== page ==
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Typefaces for dyslexia

Dyslexia is a disability which is very sensitive to particular typefaces, both in print and on screen. We look at some of the typefaces we recommend to ensure that whatever materials you are creating, they are accessible to as broad an audience as possible.

Many dyslexic people find that the readability of a piece of text varies greatly depending upon the font (type face or type style) used. This article looks at some fonts that are recommended and used by dyslexic people. There is more information on the reading difficulties faced by dyslexic people and those with Meares/Irlen syndrome on our Visual Stress page.

 

General Rules

Serif fonts, with their ‘ticks’ and ‘tails’ at the end of most strokes (as found in traditional print fonts such as Georgia or Times New Roman), tend to obscure the shapes of letters, so sans-serif fonts are generally preferred. Many dyslexic people also find it easier to read a font that looks similar to hand writing as they are familiar with this style, and some teachers prefer them. However these types of fonts can lead to confusion with some letter combinations, such as “oa” and “oo”; “rn” and “m”.

The size of the ascenders and descenders of letters (the ‘stems’ on letters like p and b) is also important as many dyslexic readers rely on recalling the visual shape of a word due to poor phonological awareness. If ascenders and descenders are too short the shape of the word is more difficult to identify and can make reading slower and less accurate.

Read Regular

In 2003, Natascha Frensch, a graphic designer at the Royal College of Art, designed a font specifically for dyslexic readers, taking into account the issues discussed above. There are examples of Read Regular on her web site at www.readregular.com and the children’s publisher Chrysalis is now using it for two-thirds of the 150 children’s titles it brings out every year. In May 2012, Dutch educational publishers Zwijsen adopted the Read Regular typeface, where it is known as Zwijsen Dyslexiefont.

Lexia Readable

Has also been designed specifically for dyslexia. You can download it from www.k-type.com/ free for individual use. It has developed quite a bit over the last few months, although it still has some minor irregularities. It tries to avoid some possible dyslexic confusions (e.g. b-d) by using different shapes, and is broadly based on Comic Sans, see below. Please let us know what you think of it.

Tiresias

Has been designed for Visual Impairment. Originally produced for subtitles and signs, there is now a screen version Tiresias PC font. Tiresias is now free to download. It is good for legibility, but doesn’t address the issue of dyslexic confusions.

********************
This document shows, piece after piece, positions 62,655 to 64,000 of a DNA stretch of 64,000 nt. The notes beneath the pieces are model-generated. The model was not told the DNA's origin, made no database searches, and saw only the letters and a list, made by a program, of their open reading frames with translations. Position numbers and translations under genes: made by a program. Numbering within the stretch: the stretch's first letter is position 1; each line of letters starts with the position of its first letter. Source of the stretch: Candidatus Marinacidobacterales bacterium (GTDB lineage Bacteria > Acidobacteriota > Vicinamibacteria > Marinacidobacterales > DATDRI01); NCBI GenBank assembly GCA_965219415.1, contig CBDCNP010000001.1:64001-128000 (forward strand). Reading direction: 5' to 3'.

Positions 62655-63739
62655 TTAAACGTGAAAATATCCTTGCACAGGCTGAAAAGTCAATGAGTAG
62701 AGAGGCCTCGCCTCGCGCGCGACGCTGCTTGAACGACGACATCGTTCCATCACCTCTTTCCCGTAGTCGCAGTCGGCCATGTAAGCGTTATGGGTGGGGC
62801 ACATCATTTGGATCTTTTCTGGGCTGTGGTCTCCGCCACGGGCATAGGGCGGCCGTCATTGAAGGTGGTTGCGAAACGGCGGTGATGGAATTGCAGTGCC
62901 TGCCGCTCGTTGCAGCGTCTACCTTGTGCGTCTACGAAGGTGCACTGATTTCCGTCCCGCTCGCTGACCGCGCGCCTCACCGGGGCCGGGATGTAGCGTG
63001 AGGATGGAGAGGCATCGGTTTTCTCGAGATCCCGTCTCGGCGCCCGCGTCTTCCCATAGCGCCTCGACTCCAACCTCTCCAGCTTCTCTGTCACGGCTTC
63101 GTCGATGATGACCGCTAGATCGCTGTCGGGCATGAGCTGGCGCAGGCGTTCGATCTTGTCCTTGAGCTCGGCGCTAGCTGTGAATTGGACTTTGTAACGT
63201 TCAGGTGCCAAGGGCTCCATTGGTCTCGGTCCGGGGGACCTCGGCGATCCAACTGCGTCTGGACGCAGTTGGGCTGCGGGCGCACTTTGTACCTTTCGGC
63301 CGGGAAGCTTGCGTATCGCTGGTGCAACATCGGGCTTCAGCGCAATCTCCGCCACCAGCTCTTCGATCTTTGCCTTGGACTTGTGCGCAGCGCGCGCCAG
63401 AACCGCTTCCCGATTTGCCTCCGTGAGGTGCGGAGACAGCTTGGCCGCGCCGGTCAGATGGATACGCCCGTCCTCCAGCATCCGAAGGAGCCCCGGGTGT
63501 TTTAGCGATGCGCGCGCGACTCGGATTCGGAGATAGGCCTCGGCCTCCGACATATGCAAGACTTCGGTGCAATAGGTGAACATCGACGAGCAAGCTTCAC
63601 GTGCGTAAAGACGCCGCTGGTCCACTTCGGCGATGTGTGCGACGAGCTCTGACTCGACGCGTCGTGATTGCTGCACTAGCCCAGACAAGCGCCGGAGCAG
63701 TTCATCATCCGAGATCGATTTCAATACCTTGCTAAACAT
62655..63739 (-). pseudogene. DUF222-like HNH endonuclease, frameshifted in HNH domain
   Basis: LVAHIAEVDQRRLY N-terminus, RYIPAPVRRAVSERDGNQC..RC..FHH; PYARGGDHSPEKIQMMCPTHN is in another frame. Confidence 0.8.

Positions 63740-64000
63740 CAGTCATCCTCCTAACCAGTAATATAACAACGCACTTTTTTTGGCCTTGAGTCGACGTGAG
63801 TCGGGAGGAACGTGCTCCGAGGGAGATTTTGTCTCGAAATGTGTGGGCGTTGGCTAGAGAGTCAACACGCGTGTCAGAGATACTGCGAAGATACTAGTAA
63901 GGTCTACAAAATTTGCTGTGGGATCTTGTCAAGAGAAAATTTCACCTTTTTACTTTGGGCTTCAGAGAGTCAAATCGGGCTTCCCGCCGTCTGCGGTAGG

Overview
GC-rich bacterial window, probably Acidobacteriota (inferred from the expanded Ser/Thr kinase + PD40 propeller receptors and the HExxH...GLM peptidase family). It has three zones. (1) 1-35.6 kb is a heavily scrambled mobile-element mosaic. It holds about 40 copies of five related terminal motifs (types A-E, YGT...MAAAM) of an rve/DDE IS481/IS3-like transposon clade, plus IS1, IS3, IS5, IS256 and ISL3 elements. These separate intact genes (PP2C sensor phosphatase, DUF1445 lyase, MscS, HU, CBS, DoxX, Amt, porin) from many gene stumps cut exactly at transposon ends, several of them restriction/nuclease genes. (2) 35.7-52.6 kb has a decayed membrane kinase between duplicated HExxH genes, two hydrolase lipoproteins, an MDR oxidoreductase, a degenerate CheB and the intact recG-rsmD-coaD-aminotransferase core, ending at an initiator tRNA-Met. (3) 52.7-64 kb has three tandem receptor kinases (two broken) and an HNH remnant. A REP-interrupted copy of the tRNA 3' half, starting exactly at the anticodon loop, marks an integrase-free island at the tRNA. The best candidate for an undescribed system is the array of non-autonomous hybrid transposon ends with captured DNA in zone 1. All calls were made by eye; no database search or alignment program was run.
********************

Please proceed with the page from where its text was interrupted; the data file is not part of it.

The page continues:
Century Gothic

A sans-serif font which maintains the basic design of Monotype 20th Century, but has been modified to ensure satisfactory output from modern digital systems. The design is influenced by the geometric style sans-serif faces which were popular during the 1920s and 1930s.

Calibri

Calibri is a modern sans-serif typeface with subtle roundings on stems and corners. Its proportions allow high impact in tightly set lines of big and small text alike. Calibri was included with Windows Vista and Office 2007 and is now the default typeface for Microsoft Office.

Sassoon

This font is often recommended for dyslexia, but was actually designed for early reading. Also, it is quite expensive and can be bought through Adrian Williams Design and elsewhere on the web. Letter shapes are similar to those that schools use to teach handwriting, and ascenders and descenders are exaggerated to emphasise word shapes.

Myriad Pro

 

A modern typeface designed by Adobe. We have begun to use Myriad Pro in our designed materials and in part on this dyslexic.com site. Myriad Pro has a clean sans-serif aesthetic making it suitable for people with dyslexia.

fontpreview-myriadpro.png

Web fonts

A number of fonts have been commissioned by Microsoft with the aim of making on-screen reading easier and are included in many of their packages. While some have a fault common in many modern fonts in that they have large bodies and short descenders and ascenders, which makes the letters harder to tell apart, they are very professionally worked, so they are as clear and clean as possible at all sizes and in all media. We use a mixture of Verdana and Arial on our web pages. [Note: all the font illustrations are screen shots of that font as rendered by Internet Explorer in Windows with no font resizing.]

 

Trebuchet MS has short descenders but reasonably long ascenders, a small body size and generous line spacing. We find this font suits many readers.

 trebuchet.gif

Other fonts

Although there are thousands of fonts freely available on the web, most of them are fancy display fonts totally unsuited for blocks of text. We are therefore currently obliged to fall back on the fonts distributed with Windows and Mac OS for our style sheet.

Our other two choices are Geneva for the Mac and Arial for older Windows systems.

 fontpreview-mac-geneva.png

 example-of-arial-font.gif

Some dyslexic people find that Comic Sans is one of the more readable of the commonly-available Windows fonts, and we have used it on this web site in the past. Others find it too bold, too childish or too informal.

 comicsans.gif

For the iansyst website we have chosen to use the FS Me font. It was commissioned by Mencap and designed to aid legibility for those with learning disabilities.

example-of-the-fs-me-font.gif

 For more information regarding typefaces for dyslexia, here is a great article from the British Dyslexia Association



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